• Global marketing management – is development and implementation of strategic international marketing plans for an organization. Global or international marketing managers monitor changes in business environments and adjust business or product plans to meet company goals. Examples of the work are: researching and developing pricing policies or recommending more appropriate sales channels. The more we do business on the internet, the more global business becomes.
Careers for MBAs in international marketing are for big picture leaders who think broadly and creatively about how to get the company message to as many purchasing audiences as possible. These positions generally include consulting and leadership roles and are definitely in growth mode.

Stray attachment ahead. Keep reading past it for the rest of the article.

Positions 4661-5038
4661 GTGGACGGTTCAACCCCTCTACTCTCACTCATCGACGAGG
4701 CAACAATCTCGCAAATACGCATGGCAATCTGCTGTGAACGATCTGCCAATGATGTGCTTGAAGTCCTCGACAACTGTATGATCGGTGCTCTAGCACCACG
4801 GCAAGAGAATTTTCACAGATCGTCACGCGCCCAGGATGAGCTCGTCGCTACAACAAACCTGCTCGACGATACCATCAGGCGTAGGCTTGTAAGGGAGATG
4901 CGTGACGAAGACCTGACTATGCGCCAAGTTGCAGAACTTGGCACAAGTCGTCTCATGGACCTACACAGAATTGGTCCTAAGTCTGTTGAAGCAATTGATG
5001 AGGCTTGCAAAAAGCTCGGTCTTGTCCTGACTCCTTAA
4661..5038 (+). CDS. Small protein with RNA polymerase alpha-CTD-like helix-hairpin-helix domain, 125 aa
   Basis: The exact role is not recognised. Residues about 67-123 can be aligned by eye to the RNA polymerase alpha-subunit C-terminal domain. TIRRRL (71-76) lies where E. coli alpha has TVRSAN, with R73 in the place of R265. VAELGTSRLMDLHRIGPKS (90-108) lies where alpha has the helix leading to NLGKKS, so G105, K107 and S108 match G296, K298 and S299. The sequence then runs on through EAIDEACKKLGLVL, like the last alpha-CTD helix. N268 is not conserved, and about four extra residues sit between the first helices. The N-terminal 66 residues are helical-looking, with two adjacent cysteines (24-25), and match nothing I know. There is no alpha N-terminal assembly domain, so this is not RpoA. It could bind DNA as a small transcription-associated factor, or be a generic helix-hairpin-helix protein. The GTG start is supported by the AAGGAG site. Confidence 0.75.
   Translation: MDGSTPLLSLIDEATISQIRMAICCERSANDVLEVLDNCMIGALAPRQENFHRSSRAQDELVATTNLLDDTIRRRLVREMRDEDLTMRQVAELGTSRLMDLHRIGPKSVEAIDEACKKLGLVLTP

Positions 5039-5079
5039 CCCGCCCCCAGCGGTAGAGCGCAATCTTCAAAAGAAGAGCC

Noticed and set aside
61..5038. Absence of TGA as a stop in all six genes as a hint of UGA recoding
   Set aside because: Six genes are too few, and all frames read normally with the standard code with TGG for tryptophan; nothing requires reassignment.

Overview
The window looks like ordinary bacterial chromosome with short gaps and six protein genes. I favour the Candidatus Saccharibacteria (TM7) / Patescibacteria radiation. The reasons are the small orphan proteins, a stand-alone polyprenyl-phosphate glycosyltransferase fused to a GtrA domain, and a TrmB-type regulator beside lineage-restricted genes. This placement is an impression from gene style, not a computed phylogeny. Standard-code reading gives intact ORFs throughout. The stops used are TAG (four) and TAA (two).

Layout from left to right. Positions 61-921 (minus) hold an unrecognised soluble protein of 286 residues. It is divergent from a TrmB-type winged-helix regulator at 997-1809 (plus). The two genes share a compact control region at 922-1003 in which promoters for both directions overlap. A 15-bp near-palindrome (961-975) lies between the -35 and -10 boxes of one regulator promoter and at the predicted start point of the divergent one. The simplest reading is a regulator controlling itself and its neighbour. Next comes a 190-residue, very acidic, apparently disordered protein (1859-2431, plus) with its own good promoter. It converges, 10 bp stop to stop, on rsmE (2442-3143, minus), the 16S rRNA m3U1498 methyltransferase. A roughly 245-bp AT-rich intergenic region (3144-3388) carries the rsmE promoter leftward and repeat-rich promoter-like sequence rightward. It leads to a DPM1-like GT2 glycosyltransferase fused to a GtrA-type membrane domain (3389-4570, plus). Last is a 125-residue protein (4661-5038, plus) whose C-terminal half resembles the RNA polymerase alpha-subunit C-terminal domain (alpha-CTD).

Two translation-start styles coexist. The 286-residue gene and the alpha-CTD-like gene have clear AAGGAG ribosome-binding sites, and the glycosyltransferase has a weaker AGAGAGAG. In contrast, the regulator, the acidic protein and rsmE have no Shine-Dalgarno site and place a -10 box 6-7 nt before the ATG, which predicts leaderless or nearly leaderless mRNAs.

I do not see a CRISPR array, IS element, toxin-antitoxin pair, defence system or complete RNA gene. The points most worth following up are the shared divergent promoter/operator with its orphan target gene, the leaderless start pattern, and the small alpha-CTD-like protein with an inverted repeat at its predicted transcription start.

Choosing the MBA with a concentration in Marketing could be just the ticket for big picture thinkers who can still pay attention to details. Typical coursework usually consists of case studies, applied assignments and tests. Because there are so many marketing messages out there (thanks to the internet, automation and social media), businesses are finding it increasingly difficult to create strong, memorable brand identities. That's why this is not a "fluff" career, but instead one of the most difficult. However, because it is also creative, International marketing MBAs have the opportunity to explore marketing strategies and make a name for themselves as business innovators. Companies all over the world show no signs of backing away from seeking management talent in marketing and paying that talent six figures.